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This article in AJ

  1. Vol. 87 No. 3, p. 420-424
     
    Received: Mar 31, 1994
    Published: May, 1995


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doi:10.2134/agronj1995.00021962008700030006x

Intercropped Oat and Fababean in Alaska: Dry Matter Production, Dinitrogen Fixation, Nitrogen Transfer, and Nitrogen Fertilizer Response

  1. Verlan L. Cochran  and
  2. Sharon F. Schlentner
  1. U SDA-ARS, Northern Plains Soil & Water Res. Ctr., P.O. Box 1109, Sidney, MT 59270
    U SDA-ARS, 309 O'Neill Bldg., Univ. of Alaska Fairbanks, Fairbanks, P.O. Box 757200, Fairbanks, AK 99775-720

Abstract

Abstract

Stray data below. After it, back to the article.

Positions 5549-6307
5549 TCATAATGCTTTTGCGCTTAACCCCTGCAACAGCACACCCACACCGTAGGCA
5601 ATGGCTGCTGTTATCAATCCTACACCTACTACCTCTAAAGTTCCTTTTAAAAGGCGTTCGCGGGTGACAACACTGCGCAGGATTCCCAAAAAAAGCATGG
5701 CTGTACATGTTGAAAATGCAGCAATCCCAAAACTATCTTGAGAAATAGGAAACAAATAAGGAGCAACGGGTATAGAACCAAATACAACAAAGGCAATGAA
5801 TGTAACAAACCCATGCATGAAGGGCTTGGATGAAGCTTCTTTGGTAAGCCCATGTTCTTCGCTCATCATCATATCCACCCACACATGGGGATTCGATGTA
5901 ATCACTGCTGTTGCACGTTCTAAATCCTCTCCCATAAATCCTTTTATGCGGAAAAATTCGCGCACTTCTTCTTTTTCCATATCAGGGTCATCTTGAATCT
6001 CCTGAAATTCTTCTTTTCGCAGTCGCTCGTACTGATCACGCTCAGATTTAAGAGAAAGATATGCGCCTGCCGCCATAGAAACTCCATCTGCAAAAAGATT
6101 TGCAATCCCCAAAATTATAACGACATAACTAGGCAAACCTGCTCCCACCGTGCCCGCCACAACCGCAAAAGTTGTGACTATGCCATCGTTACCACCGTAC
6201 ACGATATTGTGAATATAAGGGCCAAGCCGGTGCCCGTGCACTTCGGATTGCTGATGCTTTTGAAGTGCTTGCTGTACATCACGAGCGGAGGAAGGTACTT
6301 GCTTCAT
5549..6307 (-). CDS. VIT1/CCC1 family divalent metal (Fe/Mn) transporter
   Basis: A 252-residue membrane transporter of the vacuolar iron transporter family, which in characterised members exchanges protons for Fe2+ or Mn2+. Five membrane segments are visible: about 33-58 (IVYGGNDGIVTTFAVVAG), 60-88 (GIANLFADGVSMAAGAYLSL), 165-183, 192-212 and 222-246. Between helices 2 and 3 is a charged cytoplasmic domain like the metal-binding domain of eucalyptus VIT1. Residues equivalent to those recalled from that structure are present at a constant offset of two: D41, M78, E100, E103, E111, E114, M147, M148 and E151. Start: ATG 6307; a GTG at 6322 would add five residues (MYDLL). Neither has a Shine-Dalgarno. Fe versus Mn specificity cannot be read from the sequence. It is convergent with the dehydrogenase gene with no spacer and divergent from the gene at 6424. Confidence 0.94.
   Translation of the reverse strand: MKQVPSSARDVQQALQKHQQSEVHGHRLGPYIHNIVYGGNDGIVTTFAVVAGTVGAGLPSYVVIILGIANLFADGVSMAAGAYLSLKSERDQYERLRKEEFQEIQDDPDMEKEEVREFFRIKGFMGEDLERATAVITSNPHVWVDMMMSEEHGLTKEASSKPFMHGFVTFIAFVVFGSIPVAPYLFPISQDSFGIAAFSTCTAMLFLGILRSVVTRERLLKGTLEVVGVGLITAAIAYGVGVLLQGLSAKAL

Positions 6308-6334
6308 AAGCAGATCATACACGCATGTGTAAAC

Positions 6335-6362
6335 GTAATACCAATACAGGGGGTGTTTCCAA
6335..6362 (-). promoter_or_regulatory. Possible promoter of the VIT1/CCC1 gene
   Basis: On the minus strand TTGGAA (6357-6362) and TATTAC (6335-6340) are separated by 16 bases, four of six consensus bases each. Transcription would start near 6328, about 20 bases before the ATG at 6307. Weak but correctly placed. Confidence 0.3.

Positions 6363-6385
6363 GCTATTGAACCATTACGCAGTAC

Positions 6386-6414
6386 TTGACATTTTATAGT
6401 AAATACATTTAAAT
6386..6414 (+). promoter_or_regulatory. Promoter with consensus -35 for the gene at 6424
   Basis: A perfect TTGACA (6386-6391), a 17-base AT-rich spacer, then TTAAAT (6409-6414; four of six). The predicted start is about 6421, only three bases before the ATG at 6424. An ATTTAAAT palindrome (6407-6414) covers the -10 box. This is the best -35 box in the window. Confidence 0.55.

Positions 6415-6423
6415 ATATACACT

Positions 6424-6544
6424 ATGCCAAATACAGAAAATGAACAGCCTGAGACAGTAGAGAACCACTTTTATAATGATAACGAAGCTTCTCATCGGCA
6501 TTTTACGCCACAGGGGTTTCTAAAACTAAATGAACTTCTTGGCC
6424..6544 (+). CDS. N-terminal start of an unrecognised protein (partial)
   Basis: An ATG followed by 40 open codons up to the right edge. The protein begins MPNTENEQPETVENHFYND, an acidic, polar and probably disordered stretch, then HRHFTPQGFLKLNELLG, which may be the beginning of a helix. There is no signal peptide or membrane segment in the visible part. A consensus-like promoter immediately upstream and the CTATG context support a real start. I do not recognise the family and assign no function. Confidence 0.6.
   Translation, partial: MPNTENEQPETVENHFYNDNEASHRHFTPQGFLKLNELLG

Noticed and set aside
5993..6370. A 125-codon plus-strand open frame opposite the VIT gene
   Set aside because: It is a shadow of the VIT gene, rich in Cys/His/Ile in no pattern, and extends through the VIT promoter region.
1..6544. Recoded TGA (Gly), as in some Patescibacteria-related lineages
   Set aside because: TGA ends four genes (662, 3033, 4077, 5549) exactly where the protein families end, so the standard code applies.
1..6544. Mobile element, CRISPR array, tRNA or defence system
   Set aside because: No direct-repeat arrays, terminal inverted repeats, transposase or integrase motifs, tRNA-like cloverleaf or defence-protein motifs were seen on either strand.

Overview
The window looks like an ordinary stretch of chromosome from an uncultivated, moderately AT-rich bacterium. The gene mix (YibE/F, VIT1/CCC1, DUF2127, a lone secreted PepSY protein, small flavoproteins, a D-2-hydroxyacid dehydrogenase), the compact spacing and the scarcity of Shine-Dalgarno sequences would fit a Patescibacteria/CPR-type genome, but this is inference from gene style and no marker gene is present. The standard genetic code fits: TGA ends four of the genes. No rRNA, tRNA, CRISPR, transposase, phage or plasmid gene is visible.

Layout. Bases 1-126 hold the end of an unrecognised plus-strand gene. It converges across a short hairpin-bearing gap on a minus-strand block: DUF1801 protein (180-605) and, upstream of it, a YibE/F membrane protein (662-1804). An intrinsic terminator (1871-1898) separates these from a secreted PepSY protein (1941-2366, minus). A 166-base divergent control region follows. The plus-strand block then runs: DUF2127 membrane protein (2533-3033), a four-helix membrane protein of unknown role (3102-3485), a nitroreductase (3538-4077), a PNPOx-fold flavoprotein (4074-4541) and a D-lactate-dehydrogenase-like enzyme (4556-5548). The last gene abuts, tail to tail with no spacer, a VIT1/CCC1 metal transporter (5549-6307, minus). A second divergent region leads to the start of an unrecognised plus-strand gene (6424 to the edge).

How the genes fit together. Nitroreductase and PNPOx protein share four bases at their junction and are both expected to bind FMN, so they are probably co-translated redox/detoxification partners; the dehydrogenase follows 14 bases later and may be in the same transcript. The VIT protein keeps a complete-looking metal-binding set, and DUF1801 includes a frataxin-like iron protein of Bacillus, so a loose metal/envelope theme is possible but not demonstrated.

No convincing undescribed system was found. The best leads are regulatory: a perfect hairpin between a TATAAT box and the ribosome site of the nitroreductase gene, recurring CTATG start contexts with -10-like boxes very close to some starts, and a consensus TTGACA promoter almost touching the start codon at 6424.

There are conflicting reports on the amount of N transferred from legumes to intercropped nonlegumes and on the need for N fertilizer to obtain high total dry matter yields on soil with low N availability. This study evaluates (i) the ability of fababean (Vicia faba L.) to meet its N requirements from biological N2 fixation: (ii) the amount of N transferred to intercropped oat (Avena sativa L.); and (iii) N fertilizer management to maximize dry matter production and N2 fixation in a cold soil. A randomized complete block experimental design with four replications was used with two rows of fababean alternating with two rows of oat. Urea was applied in bands between fababean or oat rows at 90 kg N ha−1 to get the following treatments: (i) oat with added N (+N), fababean +N, inoculated with Rhizobium leguminosarum by. viceae (+I); (ii) oat +N, fababean without added N, inoculated (−N, +I); (iii) oat −N, fababean −N,+I; (iv) oat −N, fababean +N,−I; and (v) oat −N, fababean −N, + I. A second study compared uptake of 15N-depleted fertilizer by oat and fababean, where the fertilizer was broadcast over the plot or band-applied between rows of oat and fababean planted in alternate rows. Less than 1% of the uninoculated fababean plants nodulated in either experiment; thus, they were a good check for estimating N2 fixation using the difference method. Nitrogen fertilizer increased dry matter production of fababean in some years, but did not increase N uptake. There was little evidence of N transfer from fababean to oat. Oat depended on N fertilizer for maximum dry matter production 3 of the 4 yr. Maximum total dry matter production was achieved by fertilizing the oat and not the fababean in 3 of the 4 yr. The amount of N2 fixed by fababean averaged 50 kg N ha−1. Fababean plants obtained >50% of their N from broadcast urea, but < 10% when urea was banded between oat and fababean rows. Configuring a commercial drill to band fertilizer between pairs of oat rows alternating with fababean is a practical way to maximize both N2 fixation and total dry matter production.

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